Pesticide and Herbicide Pollution

Florida has many bugs, and some are enormous. Insects are a part of the ecosystem consumed by many animals, including bats, small reptiles, birds, and rodents. By eliminating insects, you may be throwing off the balance of the ecosystem. Pesticides make your lawns toxic, attract bad bugs, and pose a danger to pets and children. Some of these chemicals are linked to cancer and nervous system disruptions.

Pesticides are very toxic to bats and birds who eat the bugs. Many pesticides do not dissolve when it rains and run into our waterways. The drainage of chemicals can affect our fish and frogs. Florida Fish and Wildlife Conservation Commission (FWC) uses aquatic herbicides for invasive species management. Still, they use Glyphosate, which has known adverse effects. According to FWC data, 12,263 pounds of herbicides were used on Lake Okeechobee in 2017. Many fishermen on the lake report deformed fish with tumors and burn marks; scientists found frogs have reproductive abnormalities.

Florida's fourth-largest lake, Lake Apopka, is one of the state's most polluted lakes. Pesticides heavily sprayed farmland, and agricultural workers were exposed to pesticides through aerial spraying, inhalation, and touching plants still wet with poison. There are clusters of illnesses in the area, and one of the worst bird deaths in United States history happened here. This former agricultural land used DDT and chemicals regularly.


Mounting evidence of pesticide environmental and toxic effects began in 1970 with DDT (dichloro-diphenyl-trichloroethane). DDT is classified as a probable human carcinogen and is known to be very persistent in the environment. Pesticides pollute water supplies, cause disease, contaminate food, kill pollinators, and threaten the health of our pets.

Sewage Spill and Sewage Sludge

Aging sewer pipes cause breaks and release toxic sewage into our streets and waterways. In Fort Lauderdale, over 200 million gallons of sewage spilled into the city's waterways within two months. This stinky mess results in fish, crab, oyster, and plankton deaths. Leaks happen across the state weekly. Raw sewage may contain bacteria, hepatitis A, and parasites. These sewage spills can disrupt ecosystems, pollute rivers and lakes, and contaminate drinking water.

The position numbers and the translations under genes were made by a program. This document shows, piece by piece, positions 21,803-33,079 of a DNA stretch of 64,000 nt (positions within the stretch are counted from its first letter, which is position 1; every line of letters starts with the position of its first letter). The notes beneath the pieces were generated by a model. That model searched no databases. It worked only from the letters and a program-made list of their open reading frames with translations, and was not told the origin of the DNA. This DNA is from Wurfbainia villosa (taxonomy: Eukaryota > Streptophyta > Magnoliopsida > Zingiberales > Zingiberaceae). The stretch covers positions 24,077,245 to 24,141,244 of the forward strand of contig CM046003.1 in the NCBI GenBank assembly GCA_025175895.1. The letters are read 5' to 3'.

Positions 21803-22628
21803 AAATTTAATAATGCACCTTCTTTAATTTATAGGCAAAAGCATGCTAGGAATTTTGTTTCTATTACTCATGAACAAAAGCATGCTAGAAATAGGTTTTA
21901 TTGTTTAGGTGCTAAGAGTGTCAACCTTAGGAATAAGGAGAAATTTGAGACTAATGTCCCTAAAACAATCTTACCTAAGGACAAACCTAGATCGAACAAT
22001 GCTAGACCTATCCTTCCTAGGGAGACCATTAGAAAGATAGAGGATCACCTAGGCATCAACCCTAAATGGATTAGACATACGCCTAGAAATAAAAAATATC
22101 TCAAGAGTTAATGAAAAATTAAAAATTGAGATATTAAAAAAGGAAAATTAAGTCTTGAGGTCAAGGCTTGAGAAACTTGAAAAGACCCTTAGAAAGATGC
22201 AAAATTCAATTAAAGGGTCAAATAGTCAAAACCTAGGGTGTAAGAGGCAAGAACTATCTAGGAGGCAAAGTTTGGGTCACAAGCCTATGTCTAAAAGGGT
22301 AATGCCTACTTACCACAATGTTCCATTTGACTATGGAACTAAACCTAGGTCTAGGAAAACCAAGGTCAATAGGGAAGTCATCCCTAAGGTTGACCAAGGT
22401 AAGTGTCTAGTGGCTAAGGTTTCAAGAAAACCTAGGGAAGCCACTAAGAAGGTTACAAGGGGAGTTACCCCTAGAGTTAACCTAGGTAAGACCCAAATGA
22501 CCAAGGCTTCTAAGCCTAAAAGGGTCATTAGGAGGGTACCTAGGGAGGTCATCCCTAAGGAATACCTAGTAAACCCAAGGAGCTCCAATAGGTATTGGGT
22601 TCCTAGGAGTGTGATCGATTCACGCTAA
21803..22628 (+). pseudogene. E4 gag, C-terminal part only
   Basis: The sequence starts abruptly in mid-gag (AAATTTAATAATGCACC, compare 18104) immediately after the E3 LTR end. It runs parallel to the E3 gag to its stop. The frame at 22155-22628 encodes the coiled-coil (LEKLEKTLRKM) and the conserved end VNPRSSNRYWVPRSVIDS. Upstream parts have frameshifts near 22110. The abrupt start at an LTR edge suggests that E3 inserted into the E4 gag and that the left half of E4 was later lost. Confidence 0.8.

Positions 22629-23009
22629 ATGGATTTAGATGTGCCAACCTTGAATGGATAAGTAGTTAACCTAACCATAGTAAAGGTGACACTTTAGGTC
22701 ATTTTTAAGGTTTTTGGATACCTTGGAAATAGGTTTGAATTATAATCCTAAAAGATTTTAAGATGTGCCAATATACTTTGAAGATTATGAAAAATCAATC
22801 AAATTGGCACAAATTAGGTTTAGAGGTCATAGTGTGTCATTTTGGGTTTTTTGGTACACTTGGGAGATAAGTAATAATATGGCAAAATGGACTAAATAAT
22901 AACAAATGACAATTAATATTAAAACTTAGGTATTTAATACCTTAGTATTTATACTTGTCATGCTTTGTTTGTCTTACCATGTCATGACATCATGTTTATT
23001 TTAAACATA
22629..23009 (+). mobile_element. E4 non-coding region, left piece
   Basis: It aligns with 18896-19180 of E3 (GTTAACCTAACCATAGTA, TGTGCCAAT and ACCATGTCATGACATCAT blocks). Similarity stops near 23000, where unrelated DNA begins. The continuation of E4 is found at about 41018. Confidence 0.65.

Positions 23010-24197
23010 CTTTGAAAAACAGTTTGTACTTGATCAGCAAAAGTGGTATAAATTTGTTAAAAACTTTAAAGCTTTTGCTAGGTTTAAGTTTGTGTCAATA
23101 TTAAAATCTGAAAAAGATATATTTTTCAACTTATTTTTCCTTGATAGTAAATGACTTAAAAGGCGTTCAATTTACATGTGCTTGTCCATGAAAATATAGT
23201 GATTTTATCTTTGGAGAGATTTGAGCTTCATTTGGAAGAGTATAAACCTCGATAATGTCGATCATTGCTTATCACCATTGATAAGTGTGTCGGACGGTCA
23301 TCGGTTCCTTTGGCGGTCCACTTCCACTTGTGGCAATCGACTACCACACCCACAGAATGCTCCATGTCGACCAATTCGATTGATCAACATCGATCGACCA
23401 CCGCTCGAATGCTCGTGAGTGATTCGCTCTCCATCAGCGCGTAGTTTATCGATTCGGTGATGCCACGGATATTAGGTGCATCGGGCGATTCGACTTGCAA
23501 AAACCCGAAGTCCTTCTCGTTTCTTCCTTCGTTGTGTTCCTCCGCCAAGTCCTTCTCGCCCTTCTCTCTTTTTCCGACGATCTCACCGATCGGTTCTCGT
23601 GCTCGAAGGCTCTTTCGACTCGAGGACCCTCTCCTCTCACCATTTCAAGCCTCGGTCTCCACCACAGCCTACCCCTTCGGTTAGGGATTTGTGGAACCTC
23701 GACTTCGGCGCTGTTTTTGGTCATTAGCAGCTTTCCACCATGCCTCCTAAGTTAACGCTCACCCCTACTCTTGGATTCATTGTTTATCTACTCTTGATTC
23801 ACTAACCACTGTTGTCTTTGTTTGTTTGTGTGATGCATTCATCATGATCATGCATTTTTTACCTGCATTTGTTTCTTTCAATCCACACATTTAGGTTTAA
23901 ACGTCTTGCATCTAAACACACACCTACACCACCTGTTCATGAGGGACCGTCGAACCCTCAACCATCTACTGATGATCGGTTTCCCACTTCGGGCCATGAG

Every summer, we ban fertilizer with nutrients that can feed harmful algae blooms but allow landowners to dump "Class B" waste as fertilizer. Sewage sludge contains a highly carried amount of organic chemicals, toxic metals, chemical irritants, and pathogens. There is an unknown amount of harmful toxins in these biosolids, including carcinogenic chemicals such as PFAS. A 2002 study by the University of Georgia found higher reports of ill-health symptoms and diseases near biosolids-permitted fields. Spreading sewage sludge risks decades of environmental restorations to improve water quality. 

Infrastructure and Contaminated Drinking Water

Under normal circumstances, Florida’s drinking water is safe unless the water becomes contaminated. According to the EPA, polluted groundwater can reach drinking water systems and pose serious public health threats, particularly to children and young adults. Chemicals from manufacturers and microbial contaminants can quickly enter the state’s aquifer water.

When drinking water in a specific area becomes contaminated, the local government sends out “boil water notices,” where they instruct you to boil your drinking water for at least one minute before using it. Boiling kills most types of parasites, bacteria, and viruses but increases concentrations of other contaminants due to the evaporation of water. Providing clean water requires extensive infrastructure and government regulations.

Contaminated water can enter through pipe bursts when existing mains are repaired or replaced, potentially introducing contaminated soil or debris into the system. The possibility of contaminants entering the drinking water system should concern Florida residents. Aging, stressed, or poorly maintained water infrastructure can cause the quality of piped drinking water to deteriorate below standard levels and pose serious health risks. 

Hazardous Waste Pollution

Hazardous waste is a significant source of water pollution, including dangerous chemicals harmful to people and the environment. Hazardous materials may cause severe health and safety problems if not handled correctly. Waste sources include dangerous byproduct materials generated by factories, farms, and construction sites. According to a report released on March 29, 2018, by the Environment Florida Research and Policy Center, industrial facilities dumped 270 times the allowed amount into Florida's waters. The tenth-worst total in the nation.